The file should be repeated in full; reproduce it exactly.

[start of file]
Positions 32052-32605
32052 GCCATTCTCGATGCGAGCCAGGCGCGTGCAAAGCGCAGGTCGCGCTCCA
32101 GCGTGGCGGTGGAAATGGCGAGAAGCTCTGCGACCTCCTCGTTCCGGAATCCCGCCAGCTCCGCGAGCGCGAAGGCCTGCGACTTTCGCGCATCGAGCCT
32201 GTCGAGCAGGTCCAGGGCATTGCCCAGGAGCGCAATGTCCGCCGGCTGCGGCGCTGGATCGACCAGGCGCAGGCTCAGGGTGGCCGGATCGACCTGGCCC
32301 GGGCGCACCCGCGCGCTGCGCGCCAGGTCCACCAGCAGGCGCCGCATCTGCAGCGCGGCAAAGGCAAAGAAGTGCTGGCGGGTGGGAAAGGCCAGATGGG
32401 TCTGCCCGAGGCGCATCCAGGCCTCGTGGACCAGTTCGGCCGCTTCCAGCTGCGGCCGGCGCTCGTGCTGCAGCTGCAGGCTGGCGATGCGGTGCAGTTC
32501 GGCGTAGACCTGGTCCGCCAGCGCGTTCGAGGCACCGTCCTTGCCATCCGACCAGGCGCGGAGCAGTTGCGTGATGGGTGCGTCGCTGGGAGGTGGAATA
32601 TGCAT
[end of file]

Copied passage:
Positions 32052-32605
32052 GCCATTCTCGATGCGAGCCAGGCGCGTGCAAAGCGCAGGTCGCGCTCCA
32101 GCGTGGCGGTGGAAATGGCGAGAAGCTCTGCGACCTCCTCGTTCCGGAATCCCGCCAGCTCCGCGAGCGCGAAGGCCTGCGACTTTCGCGCATCGAGCCT
32201 GTCGAGCAGGTCCAGGGCATTGCCCAGGAGCGCAATGTCCGCCGGCTGCGGCGCTGGATCGACCAGGCGCAGGCTCAGGGTGGCCGGATCGACCTGGCCC
32301 GGGCGCACCCGCGCGCTGCGCGCCAGGTCCACCAGCAGGCGCCGCATCTGCAGCGCGGCAAAGGCAAAGAAGTGCTGGCGGGTGGGAAAGGCCAGATGGG
32401 TCTGCCCGAGGCGCATCCAGGCCTCGTGGACCAGTTCGGCCGCTTCCAGCTGCGGCCGGCGCTCGTGCTGCAGCTGCAGGCTGGCGATGCGGTGCAGTTC
32501 GGCGTAGACCTGGTCCGCCAGCGCGTTCGAGGCACCGTCCTTGCCATCCGACCAGGCGCGGAGCAGTTGCGTGATGGGTGCGTCGCTGGGAGGTGGAATA
32601 TGCAT